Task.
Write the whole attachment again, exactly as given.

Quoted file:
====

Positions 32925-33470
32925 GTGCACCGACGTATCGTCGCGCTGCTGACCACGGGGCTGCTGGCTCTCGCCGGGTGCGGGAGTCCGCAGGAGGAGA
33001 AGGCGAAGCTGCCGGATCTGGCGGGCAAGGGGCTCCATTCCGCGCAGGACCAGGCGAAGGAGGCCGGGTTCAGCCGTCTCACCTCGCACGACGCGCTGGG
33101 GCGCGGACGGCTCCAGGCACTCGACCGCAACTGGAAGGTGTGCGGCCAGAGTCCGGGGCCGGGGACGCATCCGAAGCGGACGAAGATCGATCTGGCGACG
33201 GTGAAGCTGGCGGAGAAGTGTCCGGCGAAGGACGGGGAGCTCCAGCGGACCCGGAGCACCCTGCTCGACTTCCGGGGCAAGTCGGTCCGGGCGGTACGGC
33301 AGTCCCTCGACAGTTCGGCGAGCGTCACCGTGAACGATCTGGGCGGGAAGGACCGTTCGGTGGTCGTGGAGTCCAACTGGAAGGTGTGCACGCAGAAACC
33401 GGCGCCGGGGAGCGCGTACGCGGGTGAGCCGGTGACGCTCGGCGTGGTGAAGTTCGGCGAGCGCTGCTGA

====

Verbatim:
Positions 32925-33470
32925 GTGCACCGACGTATCGTCGCGCTGCTGACCACGGGGCTGCTGGCTCTCGCCGGGTGCGGGAGTCCGCAGGAGGAGA
33001 AGGCGAAGCTGCCGGATCTGGCGGGCAAGGGGCTCCATTCCGCGCAGGACCAGGCGAAGGAGGCCGGGTTCAGCCGTCTCACCTCGCACGACGCGCTGGG
33101 GCGCGGACGGCTCCAGGCACTCGACCGCAACTGGAAGGTGTGCGGCCAGAGTCCGGGGCCGGGGACGCATCCGAAGCGGACGAAGATCGATCTGGCGACG
33201 GTGAAGCTGGCGGAGAAGTGTCCGGCGAAGGACGGGGAGCTCCAGCGGACCCGGAGCACCCTGCTCGACTTCCGGGGCAAGTCGGTCCGGGCGGTACGGC
33301 AGTCCCTCGACAGTTCGGCGAGCGTCACCGTGAACGATCTGGGCGGGAAGGACCGTTCGGTGGTCGTGGAGTCCAACTGGAAGGTGTGCACGCAGAAACC
33401 GGCGCCGGGGAGCGCGTACGCGGGTGAGCCGGTGACGCTCGGCGTGGTGAAGTTCGGCGAGCGCTGCTGA